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NUPRC: Investments in upstream sector decreased by 74% to $6bn in eight years

NUPRC: Investments in upstream sector decreased by 74% to $6bn in eight years
September 25
15:38 2023

The Nigerian Upstream Petroleum Regulatory Commission (NUPRC) says the country’s total annual upstream capital expenditure (CapEx) decreased from $27 billion in 2014 to less than $6 billion in 2022.

CapEx are funds used by a company to acquire, upgrade, and maintain physical assets such as property, plants, buildings, and technology, among others. They are long-term investments.

Gbenga Komolafe, chief executive officer (CEO) of NUPRC, spoke on the sidelines of the World Petroleum Congress (WPC) in Calgary, Canada.

Komolafe, represented by Kelechi Ofoegbu, the commission’s executive commissioner, said the figure represented a 74 percent decrease in its CapEx.


Explaining reasons for the decline, the NUPRC boss said regulatory uncertainty significantly impacted investment in Nigeria’s oil and gas industry.

He said prevalent situations in the years preceding the enactment of the Petroleum Industry Act (PIA) also affected investment in the industry.

Komolafe also blamed the decline on other factors like de-funding of fossil fuel development occasioned by energy transition and the global call for decarbonisation.


Most international oil companies (IOCs), he said, deprioritised Nigeria in their portfolios, which led to the redirection of investments to other countries.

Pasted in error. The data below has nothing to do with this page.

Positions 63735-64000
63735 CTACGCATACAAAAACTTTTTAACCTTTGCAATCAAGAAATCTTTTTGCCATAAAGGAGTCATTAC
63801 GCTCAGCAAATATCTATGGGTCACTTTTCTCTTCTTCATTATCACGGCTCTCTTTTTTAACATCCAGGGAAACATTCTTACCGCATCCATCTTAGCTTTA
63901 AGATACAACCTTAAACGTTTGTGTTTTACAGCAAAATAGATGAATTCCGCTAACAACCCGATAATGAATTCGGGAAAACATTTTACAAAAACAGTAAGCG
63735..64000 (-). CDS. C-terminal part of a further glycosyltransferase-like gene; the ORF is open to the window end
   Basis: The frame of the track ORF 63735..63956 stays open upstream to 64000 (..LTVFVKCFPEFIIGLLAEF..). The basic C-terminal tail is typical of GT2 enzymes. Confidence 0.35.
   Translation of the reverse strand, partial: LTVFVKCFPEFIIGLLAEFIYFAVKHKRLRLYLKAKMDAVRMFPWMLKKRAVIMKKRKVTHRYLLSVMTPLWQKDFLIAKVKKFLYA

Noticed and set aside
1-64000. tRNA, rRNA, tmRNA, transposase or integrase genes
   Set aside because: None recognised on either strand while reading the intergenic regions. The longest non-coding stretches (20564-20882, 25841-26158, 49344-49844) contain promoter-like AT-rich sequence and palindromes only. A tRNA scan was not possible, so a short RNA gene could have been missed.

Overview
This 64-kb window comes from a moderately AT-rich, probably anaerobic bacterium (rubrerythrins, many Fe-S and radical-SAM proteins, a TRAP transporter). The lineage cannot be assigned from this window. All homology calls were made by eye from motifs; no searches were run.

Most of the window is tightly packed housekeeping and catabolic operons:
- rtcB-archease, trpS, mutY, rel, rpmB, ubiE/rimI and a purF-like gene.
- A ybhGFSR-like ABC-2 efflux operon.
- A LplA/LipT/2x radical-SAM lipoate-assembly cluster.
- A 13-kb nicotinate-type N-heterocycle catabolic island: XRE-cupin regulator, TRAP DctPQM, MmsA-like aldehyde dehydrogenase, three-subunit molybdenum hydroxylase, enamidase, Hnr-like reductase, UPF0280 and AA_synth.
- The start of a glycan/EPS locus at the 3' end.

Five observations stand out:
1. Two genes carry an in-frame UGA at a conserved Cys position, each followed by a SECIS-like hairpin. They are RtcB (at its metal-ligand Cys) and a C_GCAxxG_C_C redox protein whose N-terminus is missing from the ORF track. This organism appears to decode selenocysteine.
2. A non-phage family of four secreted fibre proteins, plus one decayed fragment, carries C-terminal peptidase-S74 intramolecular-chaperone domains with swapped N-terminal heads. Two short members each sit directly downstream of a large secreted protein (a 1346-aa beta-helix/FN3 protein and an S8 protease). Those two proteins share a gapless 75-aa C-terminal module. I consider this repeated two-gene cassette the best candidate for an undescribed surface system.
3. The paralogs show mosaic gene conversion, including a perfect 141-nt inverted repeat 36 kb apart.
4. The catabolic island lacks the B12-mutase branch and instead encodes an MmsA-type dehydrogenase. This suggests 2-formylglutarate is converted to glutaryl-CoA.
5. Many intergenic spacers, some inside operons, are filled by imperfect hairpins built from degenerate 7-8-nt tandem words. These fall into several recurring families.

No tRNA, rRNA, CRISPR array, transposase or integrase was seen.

This, he noted, was with attendant dwindling investment in Nigeria’s upstream sector.

‘‘This under-investment impacted negatively on the country’s rig count. On average, Nigeria had seventeen (17) active oil rigs in 2019 representing one of the highest counts in the African continent as at then,” NAN quoted Komolafe as saying.

“The average rig count declined to eleven in 2020, seven in 2021, 10 in 2022, but recently grew to as high as 31 by August 2023, a positive signal of new investments trickling into the country.


“The relatively high crude oil prices may have also attributed to the increase in activities in the petroleum upstream sector.

“We also see this as a reflection of investors’ acceptance of the PIA and its effective implementation by the regulator.

“The projected outlook over the next few years looks promising, and as the regulator in the oil and gas upstream sector;

“We would leverage on this opportunity by doing all that is necessary to attract more investments and revamp the Nigerian upstream sector.”


Komolafe said the PIA has repositioned the Nigerian petroleum sector by creating efficient and effective governing institutions, with clear and separate roles for the industry.

It has also enabled transparency, accountability, fostering a business environment conducive for operations, he said.


He explained that since the enactment of the PIA, the commission had gone ahead to develop 24 priority regulations.

The regulations, Komolafe said, would give meaning to the PIA and create a predictable regulatory environment for operators and other stakeholders.


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